Background: While there is evidence in the literature of increased prevalence of hypogammaglobulinemia in chronic lymphocytic leukemia (CLL), there are no studies evaluating the prevalence of hypogammaglobulinemia in newly diagnosed diffuse large B cell lymphoma (DLBCL) or the relationship between hypogammaglobulinemia and presentation or outcomes. The objective of this study was to examine the prevalence of hypogammaglobulinemia in newly diagnosed DLBCL patients and to test the hypothesis that DLBCL patients with baseline hypogammaglobulinemia have a distinct clinical profile and outcome.
Methods: We obtained banked frozen sera from 200 newly diagnosed, treatment-naïve, DLBCL patients from the Lymphoma SPORE Molecular Epidemiology Resource (MER), a prospective cohort study conducted at the Mayo Clinic and the University of Iowa. IgG/A/M levels were measured using immunoturbidimetric assay whereas IgE level was measured using electrochemiluminescence immunoassay; deficiency was defined using standard reference ranges. IgE levels were considered deficient if <2 UI/ml. The associations between Ig deficiencies and clinical factors were evaluated with Wilcoxon rank sum and chi-squared (Fisher's exact, where appropriate) tests. Event-free survival (EFS) was defined as time from diagnosis to progression, relapse, retreatment, or death, and EFS24 was defined as EFS at 24 months after diagnosis (achieve or failure to achieve EFS24). The association of Ig levels with EFS24 was estimated using odds ratios (OR) and 95% confidence intervals (CI) from logistic regression, and with EFS, overall survival (OS), and lymphoma-specific survival (LSS) was estimated using Kaplan-Meier curves and hazard ratios (HR) and 95% CI from Cox regression.
Results: The mean age (SD) of the cohort was 65.6 (13.4) years, 54% were males and 98% of the patients were white. Over a median follow-up of five years, there were 59 (29.5%) deaths. The prevalence of hypogammaglobulinemia, defined as any deficiency, in newly diagnosed, treatment-naïve DLBCL was 22.1% (44/199) in our cohort, and the most common Ig deficiency was for IgG (<700 mg/dL, 13.5%), followed by IgM (<40 mg/dL, 9.0%), IgE (<2 UI/ml, 7.5%) and IgA (<70 mg/dL, 4.0%) (Table1). There were no statistically significant differences between Ig deficient and non-deficient patients in terms of age at diagnosis, gender, stage, cell of origin, or MYC double hit status. However, median LDH levels were higher in Ig deficient patients (228 vs 194, p<0.01). Any immunoglobulin deficiency was associated with inferior EFS (HR 1.94, 95% CI 1.16-3.24) (Figure 1) and OS (HR 2.02, 95% CI 1.17-3.49), and these associations were not attenuated after adjustment for the international prognostic index (IPI). Any Ig deficiency was also associated with failure to achieve EFS24 (OR=2.13, 95% CI 1.00-4.60) after adjusting for IPI.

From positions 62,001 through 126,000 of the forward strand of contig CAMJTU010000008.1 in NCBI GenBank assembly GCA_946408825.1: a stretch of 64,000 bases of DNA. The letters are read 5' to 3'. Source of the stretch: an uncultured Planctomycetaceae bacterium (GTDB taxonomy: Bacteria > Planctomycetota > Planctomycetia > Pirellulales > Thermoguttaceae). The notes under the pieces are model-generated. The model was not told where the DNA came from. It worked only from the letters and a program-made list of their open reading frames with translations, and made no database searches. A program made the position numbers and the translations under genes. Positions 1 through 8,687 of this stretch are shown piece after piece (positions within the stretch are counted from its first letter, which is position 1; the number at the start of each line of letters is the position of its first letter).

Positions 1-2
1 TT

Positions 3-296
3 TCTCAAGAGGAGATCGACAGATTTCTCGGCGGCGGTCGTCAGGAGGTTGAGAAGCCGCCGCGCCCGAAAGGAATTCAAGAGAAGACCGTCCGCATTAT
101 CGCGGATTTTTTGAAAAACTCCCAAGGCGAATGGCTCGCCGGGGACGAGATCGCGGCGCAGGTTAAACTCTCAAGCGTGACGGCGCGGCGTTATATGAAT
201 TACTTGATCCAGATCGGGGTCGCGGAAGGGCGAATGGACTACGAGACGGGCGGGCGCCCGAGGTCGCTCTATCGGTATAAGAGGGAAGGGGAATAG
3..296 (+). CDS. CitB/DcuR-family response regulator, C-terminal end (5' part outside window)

Conclusions: To the best of our knowledge, this is the first study to report the prevalence of hypogammaglobulinemia in treatment naïve DLBCL. We found that any Ig deficiency was not uncommon in our cohort and it was associated with an inferior EFS and OS in DLBCL patients. The prevalence of hypogammaglobulinemia in DLBCL patients seems to be lower than has been described in CLL patients. While the underlying relationship between these two immunologic disorders deserves further study, our findings highlight the interaction between global immune dysfunction and emergence of a clonal B cell process.
Nowakowski:Genentech, Inc.: Research Funding; F. Hoffmann-La Roche Ltd: Research Funding; Curis: Research Funding; Bayer: Consultancy, Research Funding; Celgene: Consultancy, Research Funding; Selvita: Membership on an entity's Board of Directors or advisory committees; NanoString: Research Funding; MorphoSys: Consultancy, Research Funding. Farooq:Celgene: Honoraria; Kite Pharma: Research Funding. Cerhan:NanoString: Research Funding; Celgene: Research Funding; Janssen: Membership on an entity's Board of Directors or advisory committees.
Asterisk with author names denotes non-ASH members.